This game is one of my favourite surreal poetry games. Put the children into pairs. The first pair makes a list of 5 generic places (by that, I mean not ‘Paris’ but ‘city’) or containers (suitcase, pocket, jar, etc.) and their partner makes a list of abstract nouns – without seeing each other’s lists, e.g.
Generic places: city, cellar, beach, cupboard, attic, town, village, house, shop, cathedral, park, forest, planet, pocket, backpack, jar, musical box.
Abstract nouns: wonder, despair, grief, greed, sadness, joy, death, hope, peace, kindness, jealousy, war, imagination, creativity, anger, anxiety, happiness.
The pairs then put their two lists together in the order in which the words were written. This is to ensure that the combinations are random and not influenced by logic. The combinations that work best are the fresh and startling juxtapositions when two ideas are placed together that have never been heard before. It is this unique combination that catches the imagination. If I use my first five ideas from each list, it would produce:
The city of wonder
The cellar of despair
The beach of grief
The cupboard of greed
The attic of sadness
You could then choose out one idea and create a list poem:
In the city of wonder, I saw –
A serpent with eyes of rubies,
A song thrush flying from a golden cage,
A sunset slipping over the darkening landscape,
In the city of wonder, I found –
A scarlet rug, softer than an eagle’s feathers,
A crimson pen nib, sharper than pirate’s blade,
A scintillating canary, yellow as mustard blossom.
James Walker from a Bristol primary school experimented with his year 6 class. He began by ‘banking’ with the children as many ‘colour’ words as possible plus abstract and ‘magical’ nouns. When randomly combined this gave lists of ideas such as:
Cerise laughter, etc
Of course, the sentences need verbs to provide the power and action for the lists of colours and abstract nouns. Five minutes rapid brainstorming gave the class a considerable list. Rapid brainstorming is an important part of teaching writing. The brainstorm trains the mind to generate possibilities. During the writing, the writer than has to select and judge – what makes most impact, what works?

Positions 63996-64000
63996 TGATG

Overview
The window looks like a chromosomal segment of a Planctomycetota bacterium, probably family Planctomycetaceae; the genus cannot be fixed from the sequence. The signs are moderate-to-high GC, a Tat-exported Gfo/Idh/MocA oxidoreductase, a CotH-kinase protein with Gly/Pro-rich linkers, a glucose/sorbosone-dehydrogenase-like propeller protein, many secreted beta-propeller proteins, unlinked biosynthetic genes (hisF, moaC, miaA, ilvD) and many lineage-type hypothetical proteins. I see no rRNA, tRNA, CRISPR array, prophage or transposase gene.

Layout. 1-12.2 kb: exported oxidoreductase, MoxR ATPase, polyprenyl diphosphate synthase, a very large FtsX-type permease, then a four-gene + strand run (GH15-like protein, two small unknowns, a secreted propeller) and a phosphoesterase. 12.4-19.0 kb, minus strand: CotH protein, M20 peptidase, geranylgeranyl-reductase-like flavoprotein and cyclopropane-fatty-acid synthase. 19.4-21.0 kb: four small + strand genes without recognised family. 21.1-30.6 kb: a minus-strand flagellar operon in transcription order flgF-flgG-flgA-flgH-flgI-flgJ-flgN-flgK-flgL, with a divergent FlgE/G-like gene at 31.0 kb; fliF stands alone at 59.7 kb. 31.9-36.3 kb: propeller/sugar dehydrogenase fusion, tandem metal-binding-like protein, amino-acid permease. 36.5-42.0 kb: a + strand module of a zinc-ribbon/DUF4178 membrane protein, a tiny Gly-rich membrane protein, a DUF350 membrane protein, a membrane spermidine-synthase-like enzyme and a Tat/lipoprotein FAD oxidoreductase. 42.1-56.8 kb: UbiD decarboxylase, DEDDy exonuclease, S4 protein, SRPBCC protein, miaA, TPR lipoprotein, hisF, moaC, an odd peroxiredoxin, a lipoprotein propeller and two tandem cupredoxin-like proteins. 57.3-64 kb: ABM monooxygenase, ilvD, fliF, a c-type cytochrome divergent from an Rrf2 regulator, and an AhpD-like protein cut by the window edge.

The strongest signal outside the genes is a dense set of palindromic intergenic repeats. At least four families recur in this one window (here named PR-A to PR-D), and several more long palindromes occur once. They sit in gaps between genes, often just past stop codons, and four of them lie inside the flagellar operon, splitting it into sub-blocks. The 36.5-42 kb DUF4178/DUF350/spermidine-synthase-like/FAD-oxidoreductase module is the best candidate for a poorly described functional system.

James then used shared writing on the flipchart to work with the children developing magical and mysterious sentences. It’s important to model the writing of a text so that the teacher can develop writerly habits such as ‘first thought isn’t always the best thought’. The task is fun, accessible and inclusive and encourages children to play with words without fear.
The children moved straight into writing independently, drawing on their lists of colours and abstract nouns, extending their own sentences. The class wrote in silence and at a pace.
Sapphire suns created golden shadows whilst an indigo moon conjured up a velvet nightmare.
A cobalt truth floated gently through the captured eternity as a gossamer spell darted violently through the ashen sky.
I asked James what he had learned and he replied:
– all children love being creative;
– generating and judging ideas;
– going off at tangents / no limits;
– warming up the imagination.
My thanks to James Walker who is a class teacher and ‘Talk for Writing’ trainer. He runs training and development projects: https://www.talk4writing.com/train-with-us/james-walker/
Pie Corbett is a teacher-poet – his collection ‘Evidence of `Dragons’ is used in many classrooms. He has published and edited over 250 books, runs ‘Talk for Writing’ and was made an honorary Doctor of Letters for services to creativity, poetry and social justice by the Open University. During Lockdown, he produced a daily, interactive radio show based on developing children as readers and writers. Each show featured a guest poet or author and all 60 shows are available for free: https://radioblogging.net